Troy considering 5 percent sewer rate increase

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The Troy City Council discussed a possible 5 percent increase to the city sewer rate — and why they may be required to make the increase — at their Wednesday working meeting.

Troy Mayor Dallas Carr told the council that an auditor looking at the city’s finances recommended the increase.

During budget discussions last fall, City Clerk/Treasurer Tracy Rebo told the council that the sewer fund was barely in compliance.

Rebo reminded the council of this situation in November when they were discussing whether to take out a loan to purchase a backhoe, or to instead use money that would otherwise go into an investment account.

Rebo told the council that the money — which came from a CD that had matured — included money designated to the sewer fund. Using a portion of it to purchase the backhoe could have potentially put the sewer fund out of compliance.

The council also discussed the commercial and residential sewer rates. Rebo said that there are 66 paying a commercial rate and 461 paying a residential rate.

Rebo also presented the council a cash report from July 2017 to show where the fund was before the last 5 percent rate increase.

“We were at $42,000,” she said. “We were barely in compliance with the audit — we were under.”

The previous increase helped, but during the recent audit, Rebo was told that the city would likely be written up again if there was not an additional 5 percent increase, she said.

“Does (the auditor) give us any idea what is enough, or is it based on the loan?” Carr asked.

Rebo said that several things factor into how much the city is required to have on-hand in the sewer fund.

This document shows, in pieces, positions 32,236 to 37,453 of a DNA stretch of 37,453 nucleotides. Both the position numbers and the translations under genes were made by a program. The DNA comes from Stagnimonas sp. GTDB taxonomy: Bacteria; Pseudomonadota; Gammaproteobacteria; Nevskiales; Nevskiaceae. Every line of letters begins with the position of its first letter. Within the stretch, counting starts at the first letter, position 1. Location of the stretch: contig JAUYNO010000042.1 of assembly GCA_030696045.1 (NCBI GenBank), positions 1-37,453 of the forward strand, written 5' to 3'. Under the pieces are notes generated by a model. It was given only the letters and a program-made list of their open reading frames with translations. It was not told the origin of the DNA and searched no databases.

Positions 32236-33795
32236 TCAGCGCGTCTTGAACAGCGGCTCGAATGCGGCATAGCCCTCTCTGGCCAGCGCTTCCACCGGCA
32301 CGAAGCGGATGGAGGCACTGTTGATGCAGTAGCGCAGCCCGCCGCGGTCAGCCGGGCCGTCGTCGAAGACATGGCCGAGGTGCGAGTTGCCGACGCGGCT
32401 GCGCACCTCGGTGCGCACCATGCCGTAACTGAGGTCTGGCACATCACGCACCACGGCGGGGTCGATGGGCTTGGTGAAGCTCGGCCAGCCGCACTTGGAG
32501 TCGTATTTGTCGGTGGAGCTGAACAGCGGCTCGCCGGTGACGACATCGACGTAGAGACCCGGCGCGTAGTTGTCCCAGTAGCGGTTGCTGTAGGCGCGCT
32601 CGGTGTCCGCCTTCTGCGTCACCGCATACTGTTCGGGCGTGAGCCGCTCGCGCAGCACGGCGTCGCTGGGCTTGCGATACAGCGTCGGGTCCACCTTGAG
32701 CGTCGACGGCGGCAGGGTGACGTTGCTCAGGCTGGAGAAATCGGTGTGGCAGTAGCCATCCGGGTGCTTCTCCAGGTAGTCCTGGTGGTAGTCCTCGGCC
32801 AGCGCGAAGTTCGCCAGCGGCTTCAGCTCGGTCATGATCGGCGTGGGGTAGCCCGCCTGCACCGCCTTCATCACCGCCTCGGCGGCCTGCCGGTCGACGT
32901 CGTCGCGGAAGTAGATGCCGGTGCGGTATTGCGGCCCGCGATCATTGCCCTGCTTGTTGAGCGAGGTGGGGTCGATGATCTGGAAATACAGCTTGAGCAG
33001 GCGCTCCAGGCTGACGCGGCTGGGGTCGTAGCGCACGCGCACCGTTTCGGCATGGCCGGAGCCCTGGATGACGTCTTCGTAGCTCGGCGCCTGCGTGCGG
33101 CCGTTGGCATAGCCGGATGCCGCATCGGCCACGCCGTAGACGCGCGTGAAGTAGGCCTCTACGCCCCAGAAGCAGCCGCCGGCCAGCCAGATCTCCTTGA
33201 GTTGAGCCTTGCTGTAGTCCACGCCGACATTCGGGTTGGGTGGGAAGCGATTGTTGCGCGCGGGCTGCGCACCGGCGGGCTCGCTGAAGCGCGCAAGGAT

“It has to cover your bonds and your reserve and your repayments. All of your depreciation, your capitalizations — all of that stuff,” she said. “Even though some of that isn’t money, it’s just paperwork, but it still has to cover it.”

Rebo noted that the city is still in a much better position than it was in the past.

“Honestly, (the current balance) is awesome compared to six, seven years ago, when we were negative $34,000 in our operating cash,” she said.

Around that time, a representative from USDA Rural Development — the agency through which the city has the loans that paid for the sewer system — came to the council and told them that if the city didn’t raise the rate, Rural Development would take over the sewer system and double the rates in order to bring the fund back into compliance.

“So, that’s when they decided to raise it $2,” Rebo said.

When the sewer was first put in, the rate was $32.47, Rebo said. The current rate is $38.08

In the around 20 years that the city has had a sewer system, the rate has increased less that $6 a month for residential customers.

Rebo told the council that the city has made an effort to keep other prices — such as sewer permits — low. They have also improved how costs charged to the fund are calculated — such as work hours — in order to not take any more out of the fund than is absolutely necessary.

“There’s not much else we can do — we can’t do anything else,” she said.

After some discussion of scheduling, the council decided to set a public hearing on the sewer rate increase for Wednesday, May 15 at 6:30 p.m.

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